In February, a brutal military coup began in Myanmar arising from the most recent election results of which citizens did not approve of. Protestors have taken to the streets in an effort to push back against going under military rule once again and are calling for democracy to be restored. Since the protests over 600 people have lost their lives.
Kwon Tae-hun, the chairman of the Saram School of Art, who has a deep connection to Myanmar, rushed to do everything he could when the news broke of the military coup.
Kwon’s encounter with refugees fleeing the military in the town of Mae Sot on the Myanmar-Thailand border changed his life. In 2013, he established the Saram School of Art, hoping to develop young future talents of Myanmar.
Kwon’s school hosted music camps for Myanmar’s children. He hoped that through music, the people of Myanmar could unite to heal the wounds of the past and transform the nation into a peaceful state, despite many coming from different ethnic backgrounds.
Kwon’s simple idea of hosting music camps eventually grew and expanded into contributing to help lessen the impacts of ethnic in-fighting within Myanmar. According to Kwon, no refugees would exist if the fighting between Myanmar’s ethnic groups ceased. This is because many conflicts were born as a result of ethnic groups having polar perspectives.
“It was then when I came up with a plan of establishing a college of education training for the children of Myanmar to grow up to become future talents of decent character who love peace,” Kwon said.
In April 2019, Kwon’s school purchased a plot of land, near Mandalay to offer the youth of eight different ethnic groups to come together and learn about each other through art education. According to Kwon, they could become what he calls “peace talents” and would contribute to unifying Myanmar. The recent military coup, however, changed everything. All the government officials that had helped Saram School of Art were detained by the military.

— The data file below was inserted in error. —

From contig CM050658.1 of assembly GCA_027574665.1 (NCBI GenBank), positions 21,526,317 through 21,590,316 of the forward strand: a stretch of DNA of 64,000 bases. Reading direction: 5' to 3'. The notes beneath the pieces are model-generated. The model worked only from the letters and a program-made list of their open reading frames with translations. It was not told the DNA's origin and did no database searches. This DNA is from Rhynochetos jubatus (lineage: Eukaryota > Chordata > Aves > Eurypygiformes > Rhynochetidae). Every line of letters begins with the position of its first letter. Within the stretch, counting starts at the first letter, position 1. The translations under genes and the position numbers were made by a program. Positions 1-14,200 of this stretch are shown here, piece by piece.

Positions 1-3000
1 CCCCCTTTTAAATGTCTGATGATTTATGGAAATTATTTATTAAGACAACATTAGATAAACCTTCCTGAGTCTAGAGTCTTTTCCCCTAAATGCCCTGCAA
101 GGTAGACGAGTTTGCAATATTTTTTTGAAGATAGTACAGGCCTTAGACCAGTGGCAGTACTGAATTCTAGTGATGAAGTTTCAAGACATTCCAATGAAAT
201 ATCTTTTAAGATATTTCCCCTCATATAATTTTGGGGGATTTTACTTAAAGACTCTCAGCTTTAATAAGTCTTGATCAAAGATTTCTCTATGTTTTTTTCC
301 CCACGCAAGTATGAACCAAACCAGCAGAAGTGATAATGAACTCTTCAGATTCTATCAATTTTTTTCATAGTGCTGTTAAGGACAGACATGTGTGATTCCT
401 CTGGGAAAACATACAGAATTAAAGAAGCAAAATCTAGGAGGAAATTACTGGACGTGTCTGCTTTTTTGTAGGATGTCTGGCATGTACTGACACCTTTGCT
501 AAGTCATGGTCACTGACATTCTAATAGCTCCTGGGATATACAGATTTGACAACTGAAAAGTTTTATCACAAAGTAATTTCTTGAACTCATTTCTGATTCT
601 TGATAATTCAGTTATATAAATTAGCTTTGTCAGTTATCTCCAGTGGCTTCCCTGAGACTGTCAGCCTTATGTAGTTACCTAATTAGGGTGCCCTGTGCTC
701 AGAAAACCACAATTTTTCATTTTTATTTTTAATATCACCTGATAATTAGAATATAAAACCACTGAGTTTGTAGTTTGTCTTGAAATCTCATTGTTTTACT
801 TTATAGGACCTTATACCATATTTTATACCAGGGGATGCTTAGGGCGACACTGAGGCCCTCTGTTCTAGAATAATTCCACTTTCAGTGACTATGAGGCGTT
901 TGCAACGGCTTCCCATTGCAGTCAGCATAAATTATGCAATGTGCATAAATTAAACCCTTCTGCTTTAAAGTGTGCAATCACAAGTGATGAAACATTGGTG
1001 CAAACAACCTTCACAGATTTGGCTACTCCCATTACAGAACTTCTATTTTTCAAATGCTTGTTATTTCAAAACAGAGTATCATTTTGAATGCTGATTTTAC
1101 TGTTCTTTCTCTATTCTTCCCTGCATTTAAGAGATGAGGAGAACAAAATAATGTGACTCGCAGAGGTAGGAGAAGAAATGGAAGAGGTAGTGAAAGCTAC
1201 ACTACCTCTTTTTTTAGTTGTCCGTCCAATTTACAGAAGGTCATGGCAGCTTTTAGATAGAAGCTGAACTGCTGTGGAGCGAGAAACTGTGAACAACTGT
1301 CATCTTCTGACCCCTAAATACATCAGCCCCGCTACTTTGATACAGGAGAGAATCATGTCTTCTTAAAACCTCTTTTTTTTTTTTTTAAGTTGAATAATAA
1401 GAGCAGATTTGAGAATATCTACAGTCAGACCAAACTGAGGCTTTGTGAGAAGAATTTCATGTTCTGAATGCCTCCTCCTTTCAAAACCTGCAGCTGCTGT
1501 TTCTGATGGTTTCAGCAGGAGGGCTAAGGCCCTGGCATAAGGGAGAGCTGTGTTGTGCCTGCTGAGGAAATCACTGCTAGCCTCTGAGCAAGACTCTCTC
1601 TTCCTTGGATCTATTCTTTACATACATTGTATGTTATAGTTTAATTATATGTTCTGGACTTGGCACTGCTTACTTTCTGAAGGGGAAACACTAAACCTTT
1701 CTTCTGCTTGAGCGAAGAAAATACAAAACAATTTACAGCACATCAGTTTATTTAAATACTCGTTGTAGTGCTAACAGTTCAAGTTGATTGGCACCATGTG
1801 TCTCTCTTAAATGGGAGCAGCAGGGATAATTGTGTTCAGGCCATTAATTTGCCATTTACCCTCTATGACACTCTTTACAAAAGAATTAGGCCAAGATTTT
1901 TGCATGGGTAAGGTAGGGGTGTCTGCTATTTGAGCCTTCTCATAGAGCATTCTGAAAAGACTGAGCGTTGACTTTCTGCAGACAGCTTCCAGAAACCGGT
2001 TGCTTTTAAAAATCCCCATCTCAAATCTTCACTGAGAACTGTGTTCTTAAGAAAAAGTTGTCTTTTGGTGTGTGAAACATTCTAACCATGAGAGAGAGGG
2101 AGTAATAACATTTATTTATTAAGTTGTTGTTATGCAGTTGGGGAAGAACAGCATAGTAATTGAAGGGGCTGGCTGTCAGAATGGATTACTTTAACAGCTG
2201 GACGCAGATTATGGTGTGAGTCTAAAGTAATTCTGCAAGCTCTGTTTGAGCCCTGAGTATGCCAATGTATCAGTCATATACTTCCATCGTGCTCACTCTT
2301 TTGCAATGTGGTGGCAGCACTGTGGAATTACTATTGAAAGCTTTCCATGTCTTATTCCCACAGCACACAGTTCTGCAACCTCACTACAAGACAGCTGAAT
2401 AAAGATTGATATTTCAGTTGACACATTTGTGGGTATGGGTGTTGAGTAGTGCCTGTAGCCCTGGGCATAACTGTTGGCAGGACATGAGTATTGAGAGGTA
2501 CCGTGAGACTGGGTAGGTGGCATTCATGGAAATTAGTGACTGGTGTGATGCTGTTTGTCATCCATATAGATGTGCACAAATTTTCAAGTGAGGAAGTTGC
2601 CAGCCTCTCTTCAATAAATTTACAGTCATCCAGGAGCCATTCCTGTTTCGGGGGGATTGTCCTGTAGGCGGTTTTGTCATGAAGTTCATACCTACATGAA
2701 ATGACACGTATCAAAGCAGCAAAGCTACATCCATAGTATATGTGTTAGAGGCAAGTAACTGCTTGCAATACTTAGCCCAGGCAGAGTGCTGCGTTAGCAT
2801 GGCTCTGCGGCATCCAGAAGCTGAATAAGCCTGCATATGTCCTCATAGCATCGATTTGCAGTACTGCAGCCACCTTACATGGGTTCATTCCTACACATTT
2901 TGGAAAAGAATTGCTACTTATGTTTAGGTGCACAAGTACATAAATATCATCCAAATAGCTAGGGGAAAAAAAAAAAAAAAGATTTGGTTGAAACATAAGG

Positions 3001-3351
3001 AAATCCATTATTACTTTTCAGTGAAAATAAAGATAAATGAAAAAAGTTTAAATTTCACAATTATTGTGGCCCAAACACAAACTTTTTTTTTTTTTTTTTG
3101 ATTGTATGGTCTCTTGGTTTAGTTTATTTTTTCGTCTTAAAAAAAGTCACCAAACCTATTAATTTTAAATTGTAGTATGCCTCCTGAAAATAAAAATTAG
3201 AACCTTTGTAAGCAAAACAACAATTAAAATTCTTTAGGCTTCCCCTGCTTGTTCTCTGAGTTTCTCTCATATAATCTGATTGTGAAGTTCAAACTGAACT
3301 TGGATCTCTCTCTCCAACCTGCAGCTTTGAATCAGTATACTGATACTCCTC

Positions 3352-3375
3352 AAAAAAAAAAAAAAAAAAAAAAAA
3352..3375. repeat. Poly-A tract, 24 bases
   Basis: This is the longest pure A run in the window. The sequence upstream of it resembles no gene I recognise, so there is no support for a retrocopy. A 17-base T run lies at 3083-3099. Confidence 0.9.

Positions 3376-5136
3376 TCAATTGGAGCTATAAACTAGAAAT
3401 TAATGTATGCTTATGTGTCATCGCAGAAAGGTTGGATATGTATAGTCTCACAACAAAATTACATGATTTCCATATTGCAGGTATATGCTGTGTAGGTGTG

“I felt empty-spirited for a while,” said Kwon. “I was afraid that my dream of nine years to build the school in Mandalay would go right down the drain.”
Some of Kwon’s colleagues that were involved with the project fought back, but needed immediate financial aid for equipment, shelter, and medical supplies.
Kwon, desperately wanting to help his colleagues and their fellow protestors in Myanmar, decided to act but not in the most conventional way. He imported three tons of coffee into Korea from the Sithar coffee farm in Myanmar with the hope to raise money to help save people’s lives. So far, they have raised close to USD $45,000 and have sent over USD $30,000 to those in need already.
“We thought it was more urgent to save the lives of children than to build the school,” Kwon said.
For Kwon, the actions of the military government are going against the history of progress and democracy. He acknowledges that the battle will be hard, but not insurmountable if everyone gets involved. As a call to action, Kwon urged everyone to get more involved with the cause that he feels is of global importance.
“Now is the historic moment when the future of the children in Myanmar may be determined by our actions,” Kwon said.